–I have seen things you people wouldn’t believe, attack ships on fire off the of the shoulder of Orion. I watched c-beams glitter in the dark near the Tannhäuser gate.
All those moments will be lost in time, like tears in rain. Time to die.
In Blade Runner, genetic engineering had lead to the “manufacture” of Replicants. Replicants were essentially slaves who were not allowed to come to Earth, to assuage human fears that they could develop their own emotional reactions love, hate fear, anger envy, they were built with a fail safe device, a 4 year life span. The film deals with the crisis around the Nexus 6 model of Replicant where for the first time an element of memory was given to the Replicants. The films penultimate scene ends with the last escaped Replicant, Batty, dying and pronouncing the words shown in the opening quote from which Rosa Montero extracts the title of her book.
Rosa Montero’s sequel sets out to investigate some of the ideas introduced but not developed in the film such as :
What is the importance of memory? And if memory can be created, what will this lead to?
If Replicants were allowed on earth what would be their status and how would they live together with humans?
The story is old from a Replicant point of view and was read for Spanish lit month.
The central intrigue of the book is introduced but not yet analysed in the first chapter as the Main protagonist of the book, a private detective and a rep, Bruna Huskey opens her door to her neighbour, Cata Caïn who almost immediately attacks and tries to kill Bruna who then successfully stops her and calms her down, then follows this dialogue:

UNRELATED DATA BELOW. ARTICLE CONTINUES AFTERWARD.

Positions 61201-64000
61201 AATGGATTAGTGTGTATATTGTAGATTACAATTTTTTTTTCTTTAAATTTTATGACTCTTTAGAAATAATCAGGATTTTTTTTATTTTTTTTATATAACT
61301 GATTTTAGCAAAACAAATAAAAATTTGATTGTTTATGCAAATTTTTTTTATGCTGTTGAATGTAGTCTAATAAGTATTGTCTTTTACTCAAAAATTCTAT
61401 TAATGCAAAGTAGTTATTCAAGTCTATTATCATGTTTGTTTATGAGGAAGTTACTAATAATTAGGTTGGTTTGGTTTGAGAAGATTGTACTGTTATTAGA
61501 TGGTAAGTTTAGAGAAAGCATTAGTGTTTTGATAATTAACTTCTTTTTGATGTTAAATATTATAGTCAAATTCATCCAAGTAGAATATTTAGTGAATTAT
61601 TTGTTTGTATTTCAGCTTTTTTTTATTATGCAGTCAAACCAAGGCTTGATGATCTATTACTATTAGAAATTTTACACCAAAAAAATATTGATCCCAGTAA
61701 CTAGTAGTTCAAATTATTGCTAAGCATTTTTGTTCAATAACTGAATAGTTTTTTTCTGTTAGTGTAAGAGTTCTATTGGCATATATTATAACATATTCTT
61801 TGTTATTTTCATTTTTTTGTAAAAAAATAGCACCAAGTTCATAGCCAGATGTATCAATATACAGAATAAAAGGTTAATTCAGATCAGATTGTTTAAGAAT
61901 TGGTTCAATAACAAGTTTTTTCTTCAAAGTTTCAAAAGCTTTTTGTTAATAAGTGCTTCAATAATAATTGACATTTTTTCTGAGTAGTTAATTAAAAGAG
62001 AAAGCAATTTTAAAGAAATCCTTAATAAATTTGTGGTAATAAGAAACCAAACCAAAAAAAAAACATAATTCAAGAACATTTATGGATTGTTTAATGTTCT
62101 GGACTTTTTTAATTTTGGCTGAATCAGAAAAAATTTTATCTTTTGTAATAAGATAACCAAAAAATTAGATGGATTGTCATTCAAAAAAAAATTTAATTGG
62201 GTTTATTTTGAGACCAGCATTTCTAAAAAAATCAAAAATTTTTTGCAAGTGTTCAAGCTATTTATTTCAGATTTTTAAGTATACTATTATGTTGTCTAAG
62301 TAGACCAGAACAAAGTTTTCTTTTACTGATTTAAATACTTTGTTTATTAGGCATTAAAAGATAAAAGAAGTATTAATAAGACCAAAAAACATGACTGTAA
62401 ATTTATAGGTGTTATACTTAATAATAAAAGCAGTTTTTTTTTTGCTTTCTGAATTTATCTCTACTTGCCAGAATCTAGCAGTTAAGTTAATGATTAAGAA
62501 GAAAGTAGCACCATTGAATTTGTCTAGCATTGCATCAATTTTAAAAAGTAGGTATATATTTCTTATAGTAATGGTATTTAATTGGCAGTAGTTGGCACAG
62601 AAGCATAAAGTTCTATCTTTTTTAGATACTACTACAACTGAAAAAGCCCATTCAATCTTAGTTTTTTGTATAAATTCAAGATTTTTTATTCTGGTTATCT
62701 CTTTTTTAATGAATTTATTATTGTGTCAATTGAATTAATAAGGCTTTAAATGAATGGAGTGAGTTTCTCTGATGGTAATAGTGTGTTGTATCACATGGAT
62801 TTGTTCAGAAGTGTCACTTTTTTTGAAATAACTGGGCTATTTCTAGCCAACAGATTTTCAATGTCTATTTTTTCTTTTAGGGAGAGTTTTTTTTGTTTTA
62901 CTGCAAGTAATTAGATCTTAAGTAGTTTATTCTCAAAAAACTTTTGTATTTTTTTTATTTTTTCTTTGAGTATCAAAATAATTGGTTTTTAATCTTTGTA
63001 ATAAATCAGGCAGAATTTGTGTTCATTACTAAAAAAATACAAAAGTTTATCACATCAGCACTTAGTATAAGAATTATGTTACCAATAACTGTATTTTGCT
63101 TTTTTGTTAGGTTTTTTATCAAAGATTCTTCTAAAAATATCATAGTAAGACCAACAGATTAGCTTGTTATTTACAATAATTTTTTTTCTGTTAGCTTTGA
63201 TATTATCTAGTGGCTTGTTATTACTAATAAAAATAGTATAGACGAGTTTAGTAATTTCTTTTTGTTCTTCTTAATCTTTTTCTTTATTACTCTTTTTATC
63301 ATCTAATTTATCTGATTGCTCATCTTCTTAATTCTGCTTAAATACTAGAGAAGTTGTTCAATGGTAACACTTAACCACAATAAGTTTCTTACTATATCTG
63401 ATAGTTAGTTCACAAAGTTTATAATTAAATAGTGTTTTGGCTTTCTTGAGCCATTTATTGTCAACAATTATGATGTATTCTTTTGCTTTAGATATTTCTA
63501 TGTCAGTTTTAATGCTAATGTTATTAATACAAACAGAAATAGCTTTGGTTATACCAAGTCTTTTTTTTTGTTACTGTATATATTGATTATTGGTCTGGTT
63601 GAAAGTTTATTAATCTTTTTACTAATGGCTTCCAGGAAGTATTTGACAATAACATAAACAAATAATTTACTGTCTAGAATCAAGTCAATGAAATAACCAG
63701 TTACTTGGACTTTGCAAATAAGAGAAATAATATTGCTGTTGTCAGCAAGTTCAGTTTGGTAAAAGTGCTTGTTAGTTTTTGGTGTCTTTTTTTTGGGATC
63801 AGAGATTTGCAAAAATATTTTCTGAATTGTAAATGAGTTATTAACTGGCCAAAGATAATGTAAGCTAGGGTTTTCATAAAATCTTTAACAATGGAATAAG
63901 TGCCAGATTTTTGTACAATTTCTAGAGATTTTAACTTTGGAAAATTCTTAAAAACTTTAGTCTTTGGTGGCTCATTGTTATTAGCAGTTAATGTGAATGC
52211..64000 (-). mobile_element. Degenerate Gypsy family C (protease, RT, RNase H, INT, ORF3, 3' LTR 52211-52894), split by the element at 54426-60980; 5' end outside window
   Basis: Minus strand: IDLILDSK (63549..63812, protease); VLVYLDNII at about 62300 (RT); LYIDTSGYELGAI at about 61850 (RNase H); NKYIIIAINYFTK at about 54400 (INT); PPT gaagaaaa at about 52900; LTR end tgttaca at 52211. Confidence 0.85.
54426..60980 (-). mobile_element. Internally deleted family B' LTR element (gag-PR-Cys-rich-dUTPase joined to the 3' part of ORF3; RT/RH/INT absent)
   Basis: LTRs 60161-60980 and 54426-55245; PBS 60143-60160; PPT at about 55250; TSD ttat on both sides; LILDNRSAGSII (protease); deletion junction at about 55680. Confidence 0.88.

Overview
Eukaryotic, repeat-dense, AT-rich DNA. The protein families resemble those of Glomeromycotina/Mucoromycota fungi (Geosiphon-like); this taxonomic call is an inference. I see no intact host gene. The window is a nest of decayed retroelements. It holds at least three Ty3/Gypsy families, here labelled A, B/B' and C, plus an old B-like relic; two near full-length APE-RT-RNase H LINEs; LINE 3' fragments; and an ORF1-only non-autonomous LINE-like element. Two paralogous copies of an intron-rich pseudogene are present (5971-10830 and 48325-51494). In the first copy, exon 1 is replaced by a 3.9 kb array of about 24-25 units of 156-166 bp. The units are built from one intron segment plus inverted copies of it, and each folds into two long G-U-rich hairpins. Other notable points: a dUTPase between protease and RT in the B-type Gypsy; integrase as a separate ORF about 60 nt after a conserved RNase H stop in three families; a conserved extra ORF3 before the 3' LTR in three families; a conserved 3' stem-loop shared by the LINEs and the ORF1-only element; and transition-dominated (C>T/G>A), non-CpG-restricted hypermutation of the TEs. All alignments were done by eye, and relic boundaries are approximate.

–Why did you do this to me? asked Bruna.
—Why did you do this to me? babbled the android. There was a deluded and feverish look in her catlike eyes.
—What have you taken? You’re high.
—You people drugged me; you’ve poisoned me, moaned the woman, and she started to cry with profound despair.
—We people? Who are we?
—You… technohumans… reps. You kidnapped me; you infected me; you implanted your filthy things to turn me into one of you. Why have you done this to me? What had I ever done to you?…
—What’s behind all this idiocy? Are you mad, or just pretending to be? You’re a replicant, too. Look in the mirror. Check out your eyes. You’re a technohuman like me. And you’ve just tried to strangle me.
An interesting premise in this book, and at the heart of the intrigue is that if Reps can be given memories then somebody must be writing them and that if a rep is not feeling good (after all he knows he has a very short life span), then there must be a market for memories, Bruna had herself:
–gone into the night searching for the impossible and on more than one occasion as dawn was breaking she’d been tempted to inhale a shot of memory, a fake fix of artificial life, she hadn’t done it and she was glad that was the case
Rosa Montero brings home to the reader, the complexity of thought of the Reps, genetically engineered humans, and the sadness surrounding their short lifespans and their painful deaths. The Reps are themselves to all intents and purposes the next wave of immigration and despite the fact that they are equal in law they are discriminated against. And classically here good and bad cannot be distinguished purely by race or species grounds alone.
Bruna Huskey is a complex hero with many flaws, she drinks as much as Harrison Fords character in the film, and finally there is of course a reason for her inner doubts and questions. I had great fun with this book, if you liked Blade runner here is a nuanced sequel chasing down a different angle, a well thought out intrigue and an interesting story.
First Published in Spanish as “Lágrimas en la lluvia” in 2012 by Booket.
Translated into English by Lilit Žekulin Thwaites as “Tears in Rain” and published by AmazonCrossing in 2012